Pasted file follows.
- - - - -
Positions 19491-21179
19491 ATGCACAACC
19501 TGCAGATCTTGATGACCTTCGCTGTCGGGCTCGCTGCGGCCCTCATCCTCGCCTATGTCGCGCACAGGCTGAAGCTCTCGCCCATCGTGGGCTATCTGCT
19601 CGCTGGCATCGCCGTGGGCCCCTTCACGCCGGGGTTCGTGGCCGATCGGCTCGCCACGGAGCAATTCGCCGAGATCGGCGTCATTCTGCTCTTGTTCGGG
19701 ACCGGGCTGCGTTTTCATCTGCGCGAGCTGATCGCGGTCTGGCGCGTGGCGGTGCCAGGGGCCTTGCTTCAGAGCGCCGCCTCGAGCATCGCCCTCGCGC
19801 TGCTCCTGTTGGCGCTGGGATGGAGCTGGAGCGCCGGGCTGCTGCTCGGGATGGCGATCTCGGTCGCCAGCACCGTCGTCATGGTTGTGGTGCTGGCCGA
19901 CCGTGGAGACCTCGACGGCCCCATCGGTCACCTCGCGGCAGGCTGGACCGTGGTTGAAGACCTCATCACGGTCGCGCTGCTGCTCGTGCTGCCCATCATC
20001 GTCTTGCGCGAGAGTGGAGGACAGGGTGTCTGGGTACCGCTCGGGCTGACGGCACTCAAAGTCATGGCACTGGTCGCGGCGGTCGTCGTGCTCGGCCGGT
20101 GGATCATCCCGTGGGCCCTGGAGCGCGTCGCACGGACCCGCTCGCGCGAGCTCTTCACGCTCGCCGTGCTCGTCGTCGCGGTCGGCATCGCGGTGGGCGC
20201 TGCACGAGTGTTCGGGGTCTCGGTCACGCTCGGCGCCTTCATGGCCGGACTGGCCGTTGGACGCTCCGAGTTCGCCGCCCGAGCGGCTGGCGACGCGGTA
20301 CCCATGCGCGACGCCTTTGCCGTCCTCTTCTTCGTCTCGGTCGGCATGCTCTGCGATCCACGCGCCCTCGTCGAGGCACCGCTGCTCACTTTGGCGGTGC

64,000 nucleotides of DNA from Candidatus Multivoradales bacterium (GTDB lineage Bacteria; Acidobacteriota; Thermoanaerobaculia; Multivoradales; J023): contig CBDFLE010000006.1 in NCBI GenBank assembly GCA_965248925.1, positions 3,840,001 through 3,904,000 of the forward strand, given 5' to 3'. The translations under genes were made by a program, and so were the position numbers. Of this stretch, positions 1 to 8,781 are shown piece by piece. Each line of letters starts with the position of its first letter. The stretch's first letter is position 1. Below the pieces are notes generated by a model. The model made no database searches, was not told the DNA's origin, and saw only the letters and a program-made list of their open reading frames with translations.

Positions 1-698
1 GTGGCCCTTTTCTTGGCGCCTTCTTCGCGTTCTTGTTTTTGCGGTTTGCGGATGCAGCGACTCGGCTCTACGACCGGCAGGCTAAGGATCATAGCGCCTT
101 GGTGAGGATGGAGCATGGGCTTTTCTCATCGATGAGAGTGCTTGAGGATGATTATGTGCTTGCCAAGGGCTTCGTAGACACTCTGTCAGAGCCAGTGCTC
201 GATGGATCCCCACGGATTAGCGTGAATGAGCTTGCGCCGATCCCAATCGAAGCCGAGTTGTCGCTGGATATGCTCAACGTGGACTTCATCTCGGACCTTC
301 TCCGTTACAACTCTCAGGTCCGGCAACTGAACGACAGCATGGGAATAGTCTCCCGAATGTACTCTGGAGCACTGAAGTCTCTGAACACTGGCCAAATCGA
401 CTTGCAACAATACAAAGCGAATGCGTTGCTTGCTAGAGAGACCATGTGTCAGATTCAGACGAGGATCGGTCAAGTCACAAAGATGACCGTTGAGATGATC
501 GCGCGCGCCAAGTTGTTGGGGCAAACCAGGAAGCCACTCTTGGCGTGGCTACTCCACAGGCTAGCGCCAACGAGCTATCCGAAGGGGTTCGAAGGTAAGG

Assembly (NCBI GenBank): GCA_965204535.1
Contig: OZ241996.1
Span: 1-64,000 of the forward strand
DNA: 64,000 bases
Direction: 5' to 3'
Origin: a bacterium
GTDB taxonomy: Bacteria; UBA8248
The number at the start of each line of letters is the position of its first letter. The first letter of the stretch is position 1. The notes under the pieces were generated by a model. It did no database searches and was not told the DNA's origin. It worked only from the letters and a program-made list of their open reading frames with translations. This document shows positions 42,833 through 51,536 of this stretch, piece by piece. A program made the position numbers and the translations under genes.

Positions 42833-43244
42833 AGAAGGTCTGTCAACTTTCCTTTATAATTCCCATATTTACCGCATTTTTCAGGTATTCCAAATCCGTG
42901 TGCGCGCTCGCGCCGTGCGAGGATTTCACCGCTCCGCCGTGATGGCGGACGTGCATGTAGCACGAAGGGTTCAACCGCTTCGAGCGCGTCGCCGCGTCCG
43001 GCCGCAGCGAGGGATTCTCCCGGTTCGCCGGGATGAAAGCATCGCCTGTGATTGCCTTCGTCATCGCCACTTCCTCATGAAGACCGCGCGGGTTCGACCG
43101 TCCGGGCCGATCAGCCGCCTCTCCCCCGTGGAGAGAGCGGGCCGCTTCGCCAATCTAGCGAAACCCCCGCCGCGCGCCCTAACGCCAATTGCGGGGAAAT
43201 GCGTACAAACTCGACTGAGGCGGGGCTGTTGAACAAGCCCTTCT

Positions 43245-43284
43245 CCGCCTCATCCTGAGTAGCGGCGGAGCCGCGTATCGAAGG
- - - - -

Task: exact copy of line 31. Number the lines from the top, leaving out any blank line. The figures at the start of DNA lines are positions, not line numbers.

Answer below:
43001 GCCGCAGCGAGGGATTCTCCCGGTTCGCCGGGATGAAAGCATCGCCTGTGATTGCCTTCGTCATCGCCACTTCCTCATGAAGACCGCGCGGGTTCGACCG